Can You Take “Less” Too Far?

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To follow on from my “Getting Clients Involved In Less”:http://www.onedegree.ca/2005/12/08/getting-clients-involved-in-less post, I thought I’d share what I’ve done with my corporate site at “schafer.com”:http://www.schafer.com/.
My site has gone through many changes in the just under 10 years I’ve been running it (the site will be into double digits in January). It shrinks and expands in direct proportion to the clarity I have around what I’m offering my clients.
Usually when I introduce a new service or change what I’m doing, I end up adding more to the site to make sure people understand the new stuff we’re offering. But after a while I realize that most of what I was saying didn’t really matter and could be done away with. Then the site starts to shrink again.
A few weeks ago I launched a new version of the site – probably the sparest iteration since our “hello world” page a decade ago. It’s four pages long. The logo is the only image on the site. Nothing dynamic, web 2.0, Flash-enabled, or even particularly exciting.


I like it – but then again I’m already sold on my services so maybe I’m not the stereotypical site visitor we should be building for!
I guess I have a bit of a concern that *this might be too much less* – that I’ve taken out something that a new prospect would expect to see – that I’ve created a disconnect that will cause potential clients to pause and think twice about using our services.
This is a particularly sticky situation because our primary services are helping people make “their Internet strategy smarter”:http://www.schafer.com/trustedadvisor/index.html and “their web site better”:http://www.schafer.com/expertreview/index.html. So if I’ve done a bad job on my own site, I’m not going to get a lot of clients.
So here is the issue. I think this site is a fine example of getting the job done with less, which I feel is a critical skill these days. But will clients – who probably haven’t thought about the benefits of simplicity – look at this the same way I do? Or will they see it as an underdeveloped site where they were expecting brilliance?
Your feedback on the site is welcome. Take a look at “schafer.com”:http://www.schafer.com/ and let me know – did I take minimalism too far?

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8 thoughts on “Can You Take “Less” Too Far?

  1. carey

    Ken, I love the site, but I also appreciate less (even though my own current site does not yet reflect that fact, but soon will). You want to convey your expertise and credibility with your site, and make it easy for someone to contact you. You accomplish those things. I see a predicament–people who appreciate less is more may not need your services (not sure), while those who REALLY need them are still probably cramming as much as they can onto a page. Maybe on “Your Web Site, Better” page, you should link to some results of some of your work. Or maybe give a “before” and “after” of your old site?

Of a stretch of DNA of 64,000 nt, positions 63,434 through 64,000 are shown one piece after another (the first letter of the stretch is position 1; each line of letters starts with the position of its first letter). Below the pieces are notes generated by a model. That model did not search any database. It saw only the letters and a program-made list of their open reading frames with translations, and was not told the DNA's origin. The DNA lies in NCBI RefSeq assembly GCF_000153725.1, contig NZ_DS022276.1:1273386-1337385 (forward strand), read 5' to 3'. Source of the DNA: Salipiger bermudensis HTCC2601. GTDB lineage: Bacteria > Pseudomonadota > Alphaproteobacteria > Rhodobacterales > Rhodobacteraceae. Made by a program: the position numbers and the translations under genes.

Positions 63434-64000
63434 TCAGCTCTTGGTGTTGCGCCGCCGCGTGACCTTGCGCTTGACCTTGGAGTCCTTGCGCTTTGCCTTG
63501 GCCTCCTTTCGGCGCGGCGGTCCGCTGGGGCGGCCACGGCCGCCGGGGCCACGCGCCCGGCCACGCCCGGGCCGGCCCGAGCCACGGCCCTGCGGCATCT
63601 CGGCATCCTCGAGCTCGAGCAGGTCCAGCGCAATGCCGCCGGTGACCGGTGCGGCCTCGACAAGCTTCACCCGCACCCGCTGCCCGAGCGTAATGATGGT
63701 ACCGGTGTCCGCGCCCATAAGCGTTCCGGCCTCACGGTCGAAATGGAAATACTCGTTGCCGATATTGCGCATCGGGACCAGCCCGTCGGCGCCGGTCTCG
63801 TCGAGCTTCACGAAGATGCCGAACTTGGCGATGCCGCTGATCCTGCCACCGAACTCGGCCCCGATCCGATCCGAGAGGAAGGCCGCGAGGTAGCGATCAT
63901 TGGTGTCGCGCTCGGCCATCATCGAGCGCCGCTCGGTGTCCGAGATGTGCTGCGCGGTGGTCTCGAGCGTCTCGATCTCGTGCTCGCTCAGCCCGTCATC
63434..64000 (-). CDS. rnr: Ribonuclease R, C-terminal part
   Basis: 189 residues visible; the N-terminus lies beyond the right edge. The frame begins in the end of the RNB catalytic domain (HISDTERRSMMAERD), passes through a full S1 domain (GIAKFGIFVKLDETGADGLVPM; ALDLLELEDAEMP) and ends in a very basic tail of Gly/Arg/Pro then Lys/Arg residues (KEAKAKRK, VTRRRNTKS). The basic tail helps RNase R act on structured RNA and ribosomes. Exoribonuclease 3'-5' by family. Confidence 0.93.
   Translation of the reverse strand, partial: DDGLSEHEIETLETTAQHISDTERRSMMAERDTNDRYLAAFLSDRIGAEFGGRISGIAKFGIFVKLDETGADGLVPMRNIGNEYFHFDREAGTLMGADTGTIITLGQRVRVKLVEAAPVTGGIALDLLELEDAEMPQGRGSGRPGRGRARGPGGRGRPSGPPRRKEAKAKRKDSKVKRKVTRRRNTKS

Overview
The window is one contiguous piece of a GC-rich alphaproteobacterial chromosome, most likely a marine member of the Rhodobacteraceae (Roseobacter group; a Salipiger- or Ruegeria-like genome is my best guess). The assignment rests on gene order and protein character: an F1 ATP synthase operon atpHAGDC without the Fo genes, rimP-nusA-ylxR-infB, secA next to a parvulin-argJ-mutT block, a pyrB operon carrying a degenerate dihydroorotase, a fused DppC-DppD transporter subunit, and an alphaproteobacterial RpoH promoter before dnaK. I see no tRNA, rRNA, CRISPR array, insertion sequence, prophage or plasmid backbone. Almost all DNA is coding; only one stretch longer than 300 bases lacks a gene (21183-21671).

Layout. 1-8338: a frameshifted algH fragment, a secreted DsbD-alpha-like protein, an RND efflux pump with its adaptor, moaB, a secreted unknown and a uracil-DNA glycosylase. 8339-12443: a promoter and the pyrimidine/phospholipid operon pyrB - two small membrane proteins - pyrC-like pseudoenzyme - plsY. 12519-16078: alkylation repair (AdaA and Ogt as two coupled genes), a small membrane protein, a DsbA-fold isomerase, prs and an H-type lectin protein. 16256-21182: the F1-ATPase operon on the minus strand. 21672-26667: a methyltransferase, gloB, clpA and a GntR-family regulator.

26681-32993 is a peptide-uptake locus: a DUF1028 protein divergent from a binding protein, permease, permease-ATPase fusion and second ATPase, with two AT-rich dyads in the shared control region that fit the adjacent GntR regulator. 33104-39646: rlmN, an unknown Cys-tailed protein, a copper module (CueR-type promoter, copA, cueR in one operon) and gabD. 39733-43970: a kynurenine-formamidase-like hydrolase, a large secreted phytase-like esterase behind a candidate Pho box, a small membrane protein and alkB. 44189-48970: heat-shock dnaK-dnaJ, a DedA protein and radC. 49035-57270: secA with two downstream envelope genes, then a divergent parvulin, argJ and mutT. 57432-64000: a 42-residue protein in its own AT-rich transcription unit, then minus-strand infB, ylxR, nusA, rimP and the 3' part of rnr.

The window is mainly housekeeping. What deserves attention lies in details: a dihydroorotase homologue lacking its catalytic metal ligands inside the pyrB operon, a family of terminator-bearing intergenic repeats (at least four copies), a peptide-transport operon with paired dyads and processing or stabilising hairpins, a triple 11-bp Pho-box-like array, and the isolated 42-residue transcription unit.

2. Ken Schafer

    Hey Carey,
    Thanks for the kind words. I thought about putting up examples (the old site images of sample pages) but in the end decided to ask people to contact me to get a fairly complete sample – 27 pages – rather than putting up little bits and pieces.
    Testimonials and a few examples probably wouldn’t hurt and would likely be appreciated by visitors.

  3. David Crow

    Less is more. Site looks great. My only suggestion is that putting the main content links as navigation, to help match the web site architecture pattern that most users are accustom to, e.g., About Ken Schafer, Services -> Strategy, Services -> Expert Site Review, Contact Us. The goal is to maintain the minimalism, but to put the information in a framework, structure that typical customers are used to.
    PS I love it. Makes me think that I will just flush out Brant Street – http://brantstreet.ca/ a little more.

  4. Lynda Chiotti

    I liked it, but then I’m a print person anyway. When you rely solely on print, your language must really deliver (then again, even with images, the text must shine). I wondered about the services you actually deliver. Where you are explicit, you inspire skepticism — 250 pages guaranteed, no matter what the site under review is like? I’d rather offer more info for those who are detail hungry. And the typos MUST be fixed. I saw two, so I was looking for the third one, as one does …

  5. Ken Schafer

    Hi Lynda,
    Thanks for the feedback (and for giving me the typos off-line). The site has been updated.
    You are absolutely right about typos really diminish the impact of a site. One downside of blogging so much is that you get used to putting everything out there without a formal edit.
    Thanks for giving me one!

  6. Ken Schafer

    Hi John,
    Very good point! I’ve been very proud of my umlauts (even though some people think it is some kind of heavy metal thing) and I’ve worked hard all my life to make sure that they were included in any official version of my name.
    But now with the Internet I’ve realized that using the “a with two little dots” was causing me SEO problems. So I sprinkle a few of either format to try to get the best of both worlds, but you’re probably right that it looks a bit schizophrenic.

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